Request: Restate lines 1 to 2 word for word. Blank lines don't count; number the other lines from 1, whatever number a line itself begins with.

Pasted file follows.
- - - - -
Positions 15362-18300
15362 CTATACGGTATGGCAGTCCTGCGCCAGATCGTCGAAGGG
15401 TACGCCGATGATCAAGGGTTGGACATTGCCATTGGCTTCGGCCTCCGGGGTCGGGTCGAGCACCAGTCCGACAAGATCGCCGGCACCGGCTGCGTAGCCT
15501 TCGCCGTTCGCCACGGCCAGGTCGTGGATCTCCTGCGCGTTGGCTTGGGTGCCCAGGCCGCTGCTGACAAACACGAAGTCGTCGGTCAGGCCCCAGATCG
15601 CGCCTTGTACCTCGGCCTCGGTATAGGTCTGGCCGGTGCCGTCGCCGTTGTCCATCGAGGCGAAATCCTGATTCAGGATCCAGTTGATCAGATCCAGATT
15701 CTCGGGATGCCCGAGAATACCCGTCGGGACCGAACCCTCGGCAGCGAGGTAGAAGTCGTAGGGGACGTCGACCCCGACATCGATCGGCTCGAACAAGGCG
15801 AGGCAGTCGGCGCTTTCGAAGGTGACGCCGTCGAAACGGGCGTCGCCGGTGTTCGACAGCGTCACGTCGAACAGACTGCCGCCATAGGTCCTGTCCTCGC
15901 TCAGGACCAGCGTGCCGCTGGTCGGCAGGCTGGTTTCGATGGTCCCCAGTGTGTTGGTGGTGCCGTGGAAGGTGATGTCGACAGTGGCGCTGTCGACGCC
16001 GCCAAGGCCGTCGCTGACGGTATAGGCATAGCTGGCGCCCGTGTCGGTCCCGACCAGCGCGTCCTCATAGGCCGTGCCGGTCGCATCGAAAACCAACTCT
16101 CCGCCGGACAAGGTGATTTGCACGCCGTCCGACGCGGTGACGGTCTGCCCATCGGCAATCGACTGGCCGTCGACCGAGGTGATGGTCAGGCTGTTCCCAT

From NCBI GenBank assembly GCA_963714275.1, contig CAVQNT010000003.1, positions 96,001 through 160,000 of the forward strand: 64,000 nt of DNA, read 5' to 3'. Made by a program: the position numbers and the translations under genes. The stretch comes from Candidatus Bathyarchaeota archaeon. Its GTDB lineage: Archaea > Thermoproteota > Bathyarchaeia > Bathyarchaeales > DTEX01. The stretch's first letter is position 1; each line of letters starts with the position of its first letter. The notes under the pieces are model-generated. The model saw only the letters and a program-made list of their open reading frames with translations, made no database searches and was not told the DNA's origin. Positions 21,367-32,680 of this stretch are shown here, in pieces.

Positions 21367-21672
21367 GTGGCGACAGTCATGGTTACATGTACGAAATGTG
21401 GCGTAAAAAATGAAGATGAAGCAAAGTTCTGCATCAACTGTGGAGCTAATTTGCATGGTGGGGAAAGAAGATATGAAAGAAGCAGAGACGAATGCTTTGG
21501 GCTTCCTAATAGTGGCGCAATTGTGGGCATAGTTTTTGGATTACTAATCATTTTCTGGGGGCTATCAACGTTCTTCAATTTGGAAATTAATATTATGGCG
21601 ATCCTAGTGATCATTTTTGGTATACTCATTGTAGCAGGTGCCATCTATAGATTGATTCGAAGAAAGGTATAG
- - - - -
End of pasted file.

Positions 15362-18300
15362 CTATACGGTATGGCAGTCCTGCGCCAGATCGTCGAAGGG